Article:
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Math Help - Help with conditional probability of joint density functions.

  1. #1
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    Post Help with conditional probability of joint density functions.

    Let X and Y be continuous random variables with joint density function
    f(x,y)=\left\{\begin{array}{lr}(24xy)&0< x< 1;0< y<1-x\\0&otherwise\end{array}\right.

    How would you determine the correlation coefficient, say p, and then calculate the conditional probability of P [ Y < X | X= .5 ]

    thank you for your help times infinity!
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  2. #2
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    Cov(X,Y) = E(XY) - E(X)E(Y)

    \rho = \frac{Cov(X,Y)}{\sigma_X\sigma_Y}

    Figure out the expectation the joint distribution.

    E(XY) = \int_0^1\int_0^{1-x}xyf(x,y)dydx

    Figure out the conditional distributions of X and Y.

    f_X(x) = \int_0^{1-x}f(x,y)dy

    f_Y(y) = \int_0^1 f(x,y)dx

    Figure out the expectation of X and Y.

    E(X) = \int_0^1 xf_X(x)dx

    E(Y) = \int_0^{1-x} yf_Y(y)dy

    Figure out the variance of X and Y.

    \sigma_X^2 = E(X^2) - [E(X)]^2

    \sigma_Y^2 = E(Y^2) - [E(X)]^2

    Plug in the appropriate functions and now you have correlation.
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  3. #3
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    Quote Originally Posted by BERRY View Post
    Cov(X,Y) = E(XY) - E(X)E(Y)

    \rho = \frac{Cov(X,Y)}{\sigma_X\sigma_Y}

    Figure out the expectation the joint distribution.

    E(XY) = \int_0^1\int_0^{1-x}xyf(x,y)dydx

    Figure out the conditional distributions of X and Y.

    f_X(x) = \int_0^{1-x}f(x,y)dy

    f_Y(y) = \int_0^1 f(x,y)dx

    Figure out the expectation of X and Y.

    E(X) = \int_0^1 xf_X(x)dx

    E(Y) = \int_0^{1-x} yf_Y(y)dy

    Figure out the variance of X and Y.

    \sigma_X^2 = E(X^2) - [E(X)]^2

    \sigma_Y^2 = E(Y^2) - [E(X)]^2

    Plug in the appropriate functions and now you have correlation.
    one question...

    When you figure out the conditional distributions of X and Y.

    should it be

    f_Y(y) = \int_0^{1-x}f(x,y)dx
    not

    f_Y(y) = \int_0^1 f(x,y)dx ??


    and also,
    when you figure out the variance of X and Y.


    \sigma_Y^2 = E(Y^2) - [E(Y)]^2
    not
    \sigma_Y^2 = E(Y^2) - [E(X)]^2 right?
    Last edited by Statsnoob2718; November 17th 2009 at 09:41 AM.
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  4. #4
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    Quote Originally Posted by Statsnoob2718 View Post
    one question...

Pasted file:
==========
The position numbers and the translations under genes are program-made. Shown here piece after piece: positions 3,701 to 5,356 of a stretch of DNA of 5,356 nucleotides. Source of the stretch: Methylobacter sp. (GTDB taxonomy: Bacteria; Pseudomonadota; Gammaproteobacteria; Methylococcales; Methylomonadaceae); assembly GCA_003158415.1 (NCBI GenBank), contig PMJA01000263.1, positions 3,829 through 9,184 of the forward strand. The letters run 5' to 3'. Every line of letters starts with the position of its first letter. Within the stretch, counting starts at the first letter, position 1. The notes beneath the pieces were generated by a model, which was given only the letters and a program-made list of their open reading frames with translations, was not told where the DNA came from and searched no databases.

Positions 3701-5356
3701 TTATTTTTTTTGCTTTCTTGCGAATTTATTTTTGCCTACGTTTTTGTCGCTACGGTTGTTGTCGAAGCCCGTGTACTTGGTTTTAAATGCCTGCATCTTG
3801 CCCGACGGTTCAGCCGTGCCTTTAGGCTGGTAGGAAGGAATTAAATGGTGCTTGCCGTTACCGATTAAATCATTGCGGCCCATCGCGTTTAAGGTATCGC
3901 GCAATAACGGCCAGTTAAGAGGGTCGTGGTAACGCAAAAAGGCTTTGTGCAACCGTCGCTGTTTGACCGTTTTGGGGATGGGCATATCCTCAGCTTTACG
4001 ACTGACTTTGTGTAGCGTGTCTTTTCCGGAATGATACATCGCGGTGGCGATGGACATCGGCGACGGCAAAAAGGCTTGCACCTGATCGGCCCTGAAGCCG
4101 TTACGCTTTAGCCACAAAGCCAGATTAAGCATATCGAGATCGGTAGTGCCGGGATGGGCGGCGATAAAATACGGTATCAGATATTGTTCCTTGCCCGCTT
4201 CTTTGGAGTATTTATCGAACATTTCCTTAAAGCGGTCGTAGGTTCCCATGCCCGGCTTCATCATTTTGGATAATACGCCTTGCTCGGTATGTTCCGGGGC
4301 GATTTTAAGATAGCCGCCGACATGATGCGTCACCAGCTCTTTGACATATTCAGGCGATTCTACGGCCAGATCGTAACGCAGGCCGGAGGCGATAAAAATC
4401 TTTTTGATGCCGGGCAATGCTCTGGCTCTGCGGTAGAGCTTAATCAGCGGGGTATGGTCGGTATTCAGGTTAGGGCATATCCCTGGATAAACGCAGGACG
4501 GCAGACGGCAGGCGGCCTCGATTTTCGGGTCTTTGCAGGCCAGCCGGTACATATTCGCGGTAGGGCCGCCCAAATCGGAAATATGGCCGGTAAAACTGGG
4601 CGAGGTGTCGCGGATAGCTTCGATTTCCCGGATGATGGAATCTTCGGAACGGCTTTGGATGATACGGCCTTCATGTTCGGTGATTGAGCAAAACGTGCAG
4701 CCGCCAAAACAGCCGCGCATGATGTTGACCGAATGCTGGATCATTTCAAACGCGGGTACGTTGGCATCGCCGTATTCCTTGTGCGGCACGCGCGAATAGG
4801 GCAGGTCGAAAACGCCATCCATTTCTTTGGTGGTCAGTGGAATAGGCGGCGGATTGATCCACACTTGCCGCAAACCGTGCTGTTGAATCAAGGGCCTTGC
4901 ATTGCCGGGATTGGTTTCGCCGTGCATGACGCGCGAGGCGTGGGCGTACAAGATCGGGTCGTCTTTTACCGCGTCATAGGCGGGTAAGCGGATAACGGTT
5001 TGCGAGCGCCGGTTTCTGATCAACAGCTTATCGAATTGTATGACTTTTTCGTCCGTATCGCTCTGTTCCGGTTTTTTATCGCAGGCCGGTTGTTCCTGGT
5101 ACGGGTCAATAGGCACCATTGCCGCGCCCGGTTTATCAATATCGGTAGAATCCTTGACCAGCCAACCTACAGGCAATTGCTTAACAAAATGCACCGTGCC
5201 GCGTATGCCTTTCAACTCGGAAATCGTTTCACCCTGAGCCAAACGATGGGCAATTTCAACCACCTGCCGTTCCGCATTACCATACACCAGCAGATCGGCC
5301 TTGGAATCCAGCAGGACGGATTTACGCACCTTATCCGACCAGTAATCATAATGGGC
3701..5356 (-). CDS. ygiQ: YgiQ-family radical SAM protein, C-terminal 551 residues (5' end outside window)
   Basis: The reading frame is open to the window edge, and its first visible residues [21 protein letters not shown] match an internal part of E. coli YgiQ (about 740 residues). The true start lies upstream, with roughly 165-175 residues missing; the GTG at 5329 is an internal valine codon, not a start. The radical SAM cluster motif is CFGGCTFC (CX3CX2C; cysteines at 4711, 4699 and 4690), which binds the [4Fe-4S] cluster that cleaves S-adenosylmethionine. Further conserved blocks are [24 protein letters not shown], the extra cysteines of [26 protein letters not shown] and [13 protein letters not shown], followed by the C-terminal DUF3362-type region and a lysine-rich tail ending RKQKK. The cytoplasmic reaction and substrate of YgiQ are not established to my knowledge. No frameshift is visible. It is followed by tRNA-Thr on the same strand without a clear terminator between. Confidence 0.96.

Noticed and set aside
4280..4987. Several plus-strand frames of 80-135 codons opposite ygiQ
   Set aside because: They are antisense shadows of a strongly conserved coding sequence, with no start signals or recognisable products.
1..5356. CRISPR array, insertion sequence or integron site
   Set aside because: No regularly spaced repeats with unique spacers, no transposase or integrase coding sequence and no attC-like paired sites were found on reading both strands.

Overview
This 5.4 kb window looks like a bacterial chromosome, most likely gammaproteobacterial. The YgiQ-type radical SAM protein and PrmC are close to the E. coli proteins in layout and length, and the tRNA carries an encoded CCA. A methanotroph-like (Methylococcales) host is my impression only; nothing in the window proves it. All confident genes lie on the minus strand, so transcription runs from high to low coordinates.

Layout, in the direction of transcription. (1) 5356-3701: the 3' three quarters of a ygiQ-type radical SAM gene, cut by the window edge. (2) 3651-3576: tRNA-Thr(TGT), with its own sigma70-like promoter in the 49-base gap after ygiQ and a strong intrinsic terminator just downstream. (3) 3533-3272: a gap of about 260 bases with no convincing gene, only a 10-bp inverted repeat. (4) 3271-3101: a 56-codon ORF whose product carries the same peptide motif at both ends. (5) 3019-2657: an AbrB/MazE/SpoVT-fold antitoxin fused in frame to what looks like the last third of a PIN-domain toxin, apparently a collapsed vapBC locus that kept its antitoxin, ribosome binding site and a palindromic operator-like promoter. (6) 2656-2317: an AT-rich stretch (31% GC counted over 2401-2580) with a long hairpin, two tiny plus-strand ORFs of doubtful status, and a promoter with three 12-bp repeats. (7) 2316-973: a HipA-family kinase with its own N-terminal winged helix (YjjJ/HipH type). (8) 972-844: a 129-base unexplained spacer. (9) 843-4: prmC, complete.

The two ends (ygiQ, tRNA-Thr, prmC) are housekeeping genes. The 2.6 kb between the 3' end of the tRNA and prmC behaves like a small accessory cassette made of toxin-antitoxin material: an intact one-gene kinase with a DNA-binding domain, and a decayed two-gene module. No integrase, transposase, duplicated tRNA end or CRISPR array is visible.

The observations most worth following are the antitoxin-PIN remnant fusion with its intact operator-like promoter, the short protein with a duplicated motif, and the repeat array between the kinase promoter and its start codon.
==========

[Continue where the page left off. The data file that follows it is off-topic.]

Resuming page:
When you figure out the conditional distributions of X and Y.

    should it be

    f_Y(y) = \int_0^{1-x}f(x,y)dx
    not

    f_Y(y) = \int_0^1 f(x,y)dx ??


    and also,
    when you figure out the variance of X and Y.


    \sigma_Y^2 = E(Y^2) - [E(Y)]^2
    not
    \sigma_Y^2 = E(Y^2) - [E(X)]^2 right?
    For the variance of Y, I mistyped it. You're correct.

    For the conditional of Y, you integrate over x (thus the dx) and x ranges from 0 to 1 so the original is correct.
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  5. #5
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    Oh, cool dude, yeah I just drew a picture of the bounds to confirm, you're right about the limits. Great work!
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  6. #6
    MHF Contributor matheagle's Avatar
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    Quote Originally Posted by Statsnoob2718 View Post
    one question...

    f_Y(y) = \int_0^{1-x}f(x,y)dx
    not

    f_Y(y) = \int_0^1 f(x,y)dx ??

    Both are wrong

    A function of y cannot have x in it.
    The correct marginal is

    f_Y(y) = \int_0^{1-y}f(x,y)dx

    just like

    f_X(x) = \int_0^{1-x}f(x,y)dy
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  7. #7
    MHF Contributor matheagle's Avatar
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    Likewise the E(Y) is wrong here

    E(X) = \int_0^1 xf_X(x)dx

    E(Y) = \int_0^{1-x} yf_Y(y)dy.
    E(Y) = \int_0^{1} yf_Y(y)dy

    IF you want to obtain the marginal density.
    But it's better to look at this two dimensionally...

    E(Y) = \int_0^{1} yf_Y(y)dy =\int_0^{1} y\int_0^{1-y}f(x,y)dxdy=\int_0^{1} \int_0^{1-y}yf(x,y)dxdy

    Because you have the choice of which variable you can integrate first

    E(Y) = \int_0^{1} \int_0^{1-x}yf(x,y)dydx
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